Other highlights and dimlights
Highlight – walking down the Avenue de Montaigne and pressing our noses up to the windows of the designer stores without the snotty sales assistants looking back.
Dimlight – feet killing, really tired, extremely thirsty, ravenously hungry.
Highlight – Josh taking photos along the Champ Elysee with eyes as huge as saucers.
Dimlight – Missing the train and waiting another 50 minutes for a train coming at 12:15am, kids tired, me tired, Andy close to tears! Moses calmly taking a leak up the wall.
Highlight – Organising the kids a bed made of scarves, our jumpers and a fluffy warm dog called Moses, they looked so cute.
Dimlight – French tolls, wow so expensive.
Highlight – Sitting in a service station watching tourists’ confusion as French men walk into the ladies toilets because the men’s ones are being cleaned; the French are so delightfully rebellious and disrespectful of rules.
Dimlight – Having to go into the same toilet and try to use trying to avoid all that French male pee.
Highlight – Moses being loved to pieces everywhere we went. If you want to get into the French heart then borrow someone’s dog and take it with you on holiday.
Dimlight – Don’t the French ever pick up doggie poo!
Highlight – The French aesthetic: beautiful countryside, beautiful promenades, beautiful houses; even their places to stop for the night on the road and sleep are beautiful and such a welcoming sort of name - “Air de Service”.
Dimlight – Being woken up in thickness of the night by truckers and odd men hanging around outside their trucks at the “Air de Service”.
Highlight – 3 days with our dear friend Monette
Dimlight – Leaving Monette to go to Aix-en-Provence and then rushing Eli to hospital
Highlight - Being with Eli in hospital, having nothing else to do but just be with her and cuddle her and kiss her and love her. She is a lovely kid.
Dimlight – Having to speak very complicated French in the hospital
Highlight – Being so tired that I forgot I couldn’t speak French and speaking it perfectly.
Dimlight – Leaving Aix-en-Provence without really enjoying it.
Highlight – French nurses pushing me out of the hospital after I had been in it for 36hours and saying go for a walk. Then having a café in a beautiful square.
Dimlight – On two occasions trying to drive through the most outrageous traffic with our huge mobile home and wondering what in heavens name is going on.
Highlight – Both times finding ourselves at the Cannes Film Festival and The Grand Prix in Monaco surrounded by lots of sexy amazing people wearing outrageously gorgeous clothes and ridiculously high heeled shoes and smelling rubber and testosterone and seeing famous actors, well actor – Bill from Kill Bill!
Dimlight – Andy shouting at us to get out of the motorhome when he is cooking. Oh so Italian, so passionate!
Highlight – Lots and lots and lots of kissing.
Highlight – Moses being picked up by lots and lots of beautiful girls as we take photos of him in famous places
Dimlight – Getting Moses or Andy away from said girls.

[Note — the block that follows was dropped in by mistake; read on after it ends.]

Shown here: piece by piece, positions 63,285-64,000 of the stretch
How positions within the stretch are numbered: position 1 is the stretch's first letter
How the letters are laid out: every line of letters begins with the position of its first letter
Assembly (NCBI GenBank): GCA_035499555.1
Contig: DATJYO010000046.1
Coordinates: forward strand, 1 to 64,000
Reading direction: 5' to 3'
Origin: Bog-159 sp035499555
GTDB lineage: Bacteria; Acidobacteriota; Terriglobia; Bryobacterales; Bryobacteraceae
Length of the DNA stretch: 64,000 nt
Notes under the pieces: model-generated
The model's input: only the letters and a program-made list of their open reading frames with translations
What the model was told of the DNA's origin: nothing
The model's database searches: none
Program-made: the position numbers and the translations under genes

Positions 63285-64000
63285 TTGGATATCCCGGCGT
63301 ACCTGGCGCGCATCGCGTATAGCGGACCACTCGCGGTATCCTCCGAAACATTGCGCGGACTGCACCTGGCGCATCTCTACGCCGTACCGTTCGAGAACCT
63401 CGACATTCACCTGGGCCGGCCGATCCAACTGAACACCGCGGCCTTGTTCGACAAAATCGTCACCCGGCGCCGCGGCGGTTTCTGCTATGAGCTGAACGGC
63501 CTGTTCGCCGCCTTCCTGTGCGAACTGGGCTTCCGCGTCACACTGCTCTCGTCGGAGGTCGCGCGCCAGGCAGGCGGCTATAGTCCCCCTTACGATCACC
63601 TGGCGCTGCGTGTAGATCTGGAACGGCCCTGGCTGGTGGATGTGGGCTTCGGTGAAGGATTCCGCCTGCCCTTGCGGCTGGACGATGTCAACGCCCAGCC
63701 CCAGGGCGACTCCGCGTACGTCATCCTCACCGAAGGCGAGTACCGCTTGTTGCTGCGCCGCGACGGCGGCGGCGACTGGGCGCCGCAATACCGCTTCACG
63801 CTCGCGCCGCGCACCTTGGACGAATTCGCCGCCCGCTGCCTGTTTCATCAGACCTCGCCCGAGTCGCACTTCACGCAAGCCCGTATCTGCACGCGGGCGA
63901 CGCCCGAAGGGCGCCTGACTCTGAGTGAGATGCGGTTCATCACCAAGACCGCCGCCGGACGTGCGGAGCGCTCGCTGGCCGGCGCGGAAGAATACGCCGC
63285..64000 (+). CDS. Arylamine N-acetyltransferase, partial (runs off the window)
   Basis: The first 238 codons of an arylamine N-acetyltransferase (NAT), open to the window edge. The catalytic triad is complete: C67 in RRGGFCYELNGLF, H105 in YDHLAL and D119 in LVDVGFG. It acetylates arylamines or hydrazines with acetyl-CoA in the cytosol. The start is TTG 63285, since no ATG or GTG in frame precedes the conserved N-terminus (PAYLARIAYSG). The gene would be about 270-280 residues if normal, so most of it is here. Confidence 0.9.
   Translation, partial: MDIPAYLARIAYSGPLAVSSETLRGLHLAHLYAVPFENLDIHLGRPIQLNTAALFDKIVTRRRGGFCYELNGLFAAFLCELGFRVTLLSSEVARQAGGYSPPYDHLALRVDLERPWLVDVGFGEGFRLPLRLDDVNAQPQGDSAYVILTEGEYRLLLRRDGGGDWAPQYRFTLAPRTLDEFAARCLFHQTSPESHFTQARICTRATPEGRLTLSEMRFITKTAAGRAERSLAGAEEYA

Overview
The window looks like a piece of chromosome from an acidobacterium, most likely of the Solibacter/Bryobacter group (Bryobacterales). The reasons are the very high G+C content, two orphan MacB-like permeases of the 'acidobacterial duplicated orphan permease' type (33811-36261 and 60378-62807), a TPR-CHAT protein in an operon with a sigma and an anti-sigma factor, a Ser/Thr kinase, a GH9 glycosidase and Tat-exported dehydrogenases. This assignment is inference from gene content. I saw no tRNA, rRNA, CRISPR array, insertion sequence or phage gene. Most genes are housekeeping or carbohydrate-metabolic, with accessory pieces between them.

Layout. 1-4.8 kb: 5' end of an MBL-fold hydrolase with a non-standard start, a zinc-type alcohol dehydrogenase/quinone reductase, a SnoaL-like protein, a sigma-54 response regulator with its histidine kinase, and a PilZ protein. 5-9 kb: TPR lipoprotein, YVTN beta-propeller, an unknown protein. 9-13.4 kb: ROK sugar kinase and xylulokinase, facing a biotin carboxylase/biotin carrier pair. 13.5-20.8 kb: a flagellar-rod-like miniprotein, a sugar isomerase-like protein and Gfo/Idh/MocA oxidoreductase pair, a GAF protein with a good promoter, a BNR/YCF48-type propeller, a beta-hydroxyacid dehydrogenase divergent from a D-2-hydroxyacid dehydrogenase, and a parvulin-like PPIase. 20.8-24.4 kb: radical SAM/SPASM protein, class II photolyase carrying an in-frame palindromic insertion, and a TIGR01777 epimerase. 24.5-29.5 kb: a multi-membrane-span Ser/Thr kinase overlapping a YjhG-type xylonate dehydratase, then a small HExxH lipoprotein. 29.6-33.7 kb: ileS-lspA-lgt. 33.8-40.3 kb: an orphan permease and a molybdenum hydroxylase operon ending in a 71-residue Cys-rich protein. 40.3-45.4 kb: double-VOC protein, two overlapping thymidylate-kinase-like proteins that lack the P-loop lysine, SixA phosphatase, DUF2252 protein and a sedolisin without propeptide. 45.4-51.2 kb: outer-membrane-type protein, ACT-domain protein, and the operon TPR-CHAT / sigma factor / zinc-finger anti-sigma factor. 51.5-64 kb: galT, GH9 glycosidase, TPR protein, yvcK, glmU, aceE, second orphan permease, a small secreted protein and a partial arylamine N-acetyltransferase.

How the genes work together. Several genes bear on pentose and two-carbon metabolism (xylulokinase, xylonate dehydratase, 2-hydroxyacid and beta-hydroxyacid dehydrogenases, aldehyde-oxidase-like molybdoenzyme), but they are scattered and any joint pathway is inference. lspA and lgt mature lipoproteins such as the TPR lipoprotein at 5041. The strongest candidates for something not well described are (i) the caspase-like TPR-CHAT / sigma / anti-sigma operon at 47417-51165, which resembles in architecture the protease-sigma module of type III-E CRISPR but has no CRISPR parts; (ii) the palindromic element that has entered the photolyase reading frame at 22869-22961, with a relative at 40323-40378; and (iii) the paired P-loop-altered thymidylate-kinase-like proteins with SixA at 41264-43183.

Dimlight – Leaving France with its wide roads and Air-de-Service and crossing the border into Italy in the middle of the night, hanging onto the edge of the seat as the roads suddenly become narrower, and more winding and the driving suddenly becoming a lot more aggressive and faster and just generally bloody scary!
Highlight – Italia! Italia! Italia!
So far it has been a truly wonderful experience. It took us a while to settle into being together all the time, as you may well imagine. There have been times when I feel like I am going to go crazy being with my family 24 hours a day, but could I go back to being without them for so many hours? I don’t think so. Joshua is so relaxed these days I hardly recognise him. He has the biggest smile on most of the time and at any given moment if it isn’t there it can be summoned ever so speedily. Ellie is growing from strength the strength, swimming most of the day and just being delightful at every turn. Andy has lost his frown, and spends a great deal of time getting well dressed and looking at himself, as if he is seeing this new person for the first time. Moses is so excited, every time we stop the mobile home he looks at us expectantly. He now knows that not driving equals water and the chance to swim his little heart out. As for me, I am loving just watching everyone bloom. I struggle a little with being the only black person for miles around if not the only black person, full stop. Being in Italy now I am trying to get used to the penetrating stares of entire piazzas or campsites. Every now and again the desire to run and hide under the nearest bush rises up but Andy is always quick to say they are staring at you not just because you are black but also because you are beautiful. I try to remember my recent lessons: that my ancestors like so many others, have paid with their blood for the wealth that the West enjoys today and secondly that this planet belongs to all and does not recognise the boundaries created by human beings. So black and beautiful I lift my chin, stick my chest out and journey on.